While the cost of repairing a wood pallet or replacing it is obvious, there are hidden costs to damaged pallets as well. When companies perform a root cause analysis to identify the source of a problem, they often trace back issues such as workers comp. claims, product or equipment damage, and production disruptions to damaged pallets.
The following are some basic steps to keep damaged pallets from becoming an obstacle to a company’s supply chain success.
Wood Pallet Design
By investing in a more durable pallet, you can avoid the frequency of repair. Experts recommend inexpensive improvements such as adding more/better quality fasteners. While nails account for 5% of a pallet’s cost, they can impact 50% of the pallet’s durability.
Another way to help make your pallets more robust is to pay attention to the boards on the leading edges of the top deck (the lead boards). Two butted 6-inch hardwood lead boards on each end can keep your pallets sound and in service for much longer.
Wood Pallet Selection
Work with your pallet supplier to ensure you have the best pallet to meet your needs. For example, if you have a cramped production shop or loading dock and are required to pinwheel pallets, using a block pallet will let your forklift drivers move them without causing stringer damage.
Likewise, pallets not designed to safely rack the weight of your load can result in failure. By using Pallet Design System™ (PDS), your pallet supplier can provide you with the right pallet to optimize your process.
Wood Pallet Inspection and Segregation
It goes without saying that damaged pallets should not be loaded with product. Integrate pallet quality into your quality assurance process. Establish a procedure for segregating damaged pallets so they can be returned or sent out for repair.
Also, ensure your company has an effective process for managing and eliminating damaged or non-compliant pallets entering your facility under load, or returning empty and damaged from trading partners.
Wood Pallet Handling Best Practices
A lot of pallet damage is caused by incorrect handling. Employee training and ongoing supervision to prevent handling mistakes is critical to minimizing it. Do’s and don’t’s of pallet handling include the following:
- Do not bulldoze pallets over a concrete floor with a forklift. Bulldozing might seem like a productive way to move more product in less time, but it can damage the pallets, the floor, and even the lift truck. Bulldozing can even be an OSHA violation if the equipment operator has restricted visibility or the loads are unstable and there may be pedestrians present.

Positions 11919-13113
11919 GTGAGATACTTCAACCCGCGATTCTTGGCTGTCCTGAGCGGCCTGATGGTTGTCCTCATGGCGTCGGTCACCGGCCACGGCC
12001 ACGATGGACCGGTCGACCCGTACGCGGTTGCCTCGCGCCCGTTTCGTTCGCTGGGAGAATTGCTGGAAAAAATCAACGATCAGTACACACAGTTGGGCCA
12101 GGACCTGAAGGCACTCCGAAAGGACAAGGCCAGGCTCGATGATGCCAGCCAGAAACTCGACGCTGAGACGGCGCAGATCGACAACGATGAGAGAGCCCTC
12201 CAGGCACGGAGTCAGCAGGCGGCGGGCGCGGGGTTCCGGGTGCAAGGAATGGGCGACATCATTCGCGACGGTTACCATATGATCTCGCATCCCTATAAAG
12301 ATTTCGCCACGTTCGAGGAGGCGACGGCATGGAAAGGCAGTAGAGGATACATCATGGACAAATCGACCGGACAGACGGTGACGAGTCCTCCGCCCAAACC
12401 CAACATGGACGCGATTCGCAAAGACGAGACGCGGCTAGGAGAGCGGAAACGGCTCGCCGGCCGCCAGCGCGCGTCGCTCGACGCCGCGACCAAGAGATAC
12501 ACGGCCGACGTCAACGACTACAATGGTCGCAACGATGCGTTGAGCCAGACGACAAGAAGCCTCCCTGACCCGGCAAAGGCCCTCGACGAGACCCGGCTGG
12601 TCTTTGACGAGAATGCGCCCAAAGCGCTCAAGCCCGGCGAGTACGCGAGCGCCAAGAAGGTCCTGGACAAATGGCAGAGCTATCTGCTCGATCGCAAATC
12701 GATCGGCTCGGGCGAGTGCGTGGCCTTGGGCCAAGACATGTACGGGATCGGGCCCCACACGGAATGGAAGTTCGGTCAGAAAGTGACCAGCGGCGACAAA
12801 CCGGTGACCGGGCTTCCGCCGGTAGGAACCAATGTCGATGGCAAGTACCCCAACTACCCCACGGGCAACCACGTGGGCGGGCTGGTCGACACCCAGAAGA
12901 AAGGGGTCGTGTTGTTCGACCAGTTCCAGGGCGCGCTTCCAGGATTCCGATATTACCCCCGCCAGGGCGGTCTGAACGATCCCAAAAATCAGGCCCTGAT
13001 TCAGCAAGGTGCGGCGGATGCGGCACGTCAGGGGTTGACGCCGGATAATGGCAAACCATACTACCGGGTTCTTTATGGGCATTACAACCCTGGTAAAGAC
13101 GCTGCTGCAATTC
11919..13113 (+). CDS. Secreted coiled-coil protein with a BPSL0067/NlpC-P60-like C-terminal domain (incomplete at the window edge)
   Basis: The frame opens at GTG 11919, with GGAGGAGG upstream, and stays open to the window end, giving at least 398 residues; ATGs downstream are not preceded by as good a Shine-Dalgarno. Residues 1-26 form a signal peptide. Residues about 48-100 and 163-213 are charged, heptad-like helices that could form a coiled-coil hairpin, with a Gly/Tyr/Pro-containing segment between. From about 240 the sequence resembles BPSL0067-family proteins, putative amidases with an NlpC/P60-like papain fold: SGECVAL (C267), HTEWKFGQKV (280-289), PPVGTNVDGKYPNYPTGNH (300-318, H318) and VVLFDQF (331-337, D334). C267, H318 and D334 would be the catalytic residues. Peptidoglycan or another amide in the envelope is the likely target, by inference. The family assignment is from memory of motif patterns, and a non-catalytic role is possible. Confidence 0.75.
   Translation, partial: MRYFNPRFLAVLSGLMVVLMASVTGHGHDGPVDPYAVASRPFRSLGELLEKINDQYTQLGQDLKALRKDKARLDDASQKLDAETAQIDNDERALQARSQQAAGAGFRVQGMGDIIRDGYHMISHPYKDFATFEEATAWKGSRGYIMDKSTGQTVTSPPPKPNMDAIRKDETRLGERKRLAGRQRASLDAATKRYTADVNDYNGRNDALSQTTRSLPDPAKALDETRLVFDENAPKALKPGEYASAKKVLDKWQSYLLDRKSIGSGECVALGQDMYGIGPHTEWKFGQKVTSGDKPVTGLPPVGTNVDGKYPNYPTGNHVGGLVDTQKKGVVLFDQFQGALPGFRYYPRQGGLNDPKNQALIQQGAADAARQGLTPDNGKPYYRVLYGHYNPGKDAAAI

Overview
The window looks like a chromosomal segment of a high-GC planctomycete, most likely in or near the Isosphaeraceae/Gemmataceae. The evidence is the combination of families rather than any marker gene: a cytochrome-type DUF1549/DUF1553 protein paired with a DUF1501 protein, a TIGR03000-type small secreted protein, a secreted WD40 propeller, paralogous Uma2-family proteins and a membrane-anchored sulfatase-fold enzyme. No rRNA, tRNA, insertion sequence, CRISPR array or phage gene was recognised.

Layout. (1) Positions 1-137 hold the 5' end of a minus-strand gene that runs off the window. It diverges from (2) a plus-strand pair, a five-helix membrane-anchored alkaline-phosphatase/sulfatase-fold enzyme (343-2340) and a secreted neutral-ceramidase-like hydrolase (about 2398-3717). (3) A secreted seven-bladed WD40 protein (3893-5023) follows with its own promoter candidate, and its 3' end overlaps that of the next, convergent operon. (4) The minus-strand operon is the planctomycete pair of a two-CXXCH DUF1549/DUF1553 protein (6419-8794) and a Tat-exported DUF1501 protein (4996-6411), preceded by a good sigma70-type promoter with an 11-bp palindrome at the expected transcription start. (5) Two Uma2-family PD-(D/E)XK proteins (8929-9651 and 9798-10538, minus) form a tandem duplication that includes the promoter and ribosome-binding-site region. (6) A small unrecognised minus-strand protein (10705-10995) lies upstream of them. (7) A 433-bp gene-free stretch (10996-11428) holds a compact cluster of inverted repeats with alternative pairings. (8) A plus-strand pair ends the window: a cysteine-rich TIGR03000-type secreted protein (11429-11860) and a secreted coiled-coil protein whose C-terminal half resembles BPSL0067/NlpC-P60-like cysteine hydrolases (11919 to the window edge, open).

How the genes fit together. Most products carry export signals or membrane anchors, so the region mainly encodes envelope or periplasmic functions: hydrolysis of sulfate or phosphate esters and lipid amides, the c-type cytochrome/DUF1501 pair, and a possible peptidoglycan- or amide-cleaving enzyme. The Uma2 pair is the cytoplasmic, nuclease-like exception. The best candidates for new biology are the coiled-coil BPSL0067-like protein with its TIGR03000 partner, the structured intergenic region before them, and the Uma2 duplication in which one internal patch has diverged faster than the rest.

- Take care when entering or exiting from pallets with material handling equipment. A 10,000 lbs. forklift versus a 50 lbs. pallet is not exactly a fair fight. Forklift operators should slow down before entering a pallet. Impact can loosen or break lead boards. Incorrect tine placement can also cause damage. Be sure to enter the openings cleanly, avoiding contact with blocks or stringers. Forklift tines should be horizontal.
- Likewise, be sure to fully enter the pallet. Incorrectly positioned “walkies” or electric motor hand trucks can result in bottom deck board damage, while “short forking”, the practice of only placing forks part way under a load before lifting it, can result in top deck damage as well as load instability. Also, avoid “humping” unit loads together, the practice of lowering the load after contact has been made. Ensure to lower the load immediately before contact.
- Pay attention to pallet stacking and manual handling. Stack pallets squarely so that they will not catch on other loads and fall over. Avoid standing pallets on edge, as they can easily fall over, causing damage to pallets and creating the risk of injury.
- Avoid standing on a pallet. While a pallet may be rated to hold 2,000 lbs. uniformly distributed across its top surface, the pressure of a person’s foot on a single board can cause it to snap. Pallets are not designed to support people.
Repairing pallets and purchasing new ones can seem expensive, but below the surface, pallet damage might be linked to workplace injuries, product damage, or costly production stoppages in your facility. By following the steps listed above, you can help eliminate the hidden cost of damaged pallets.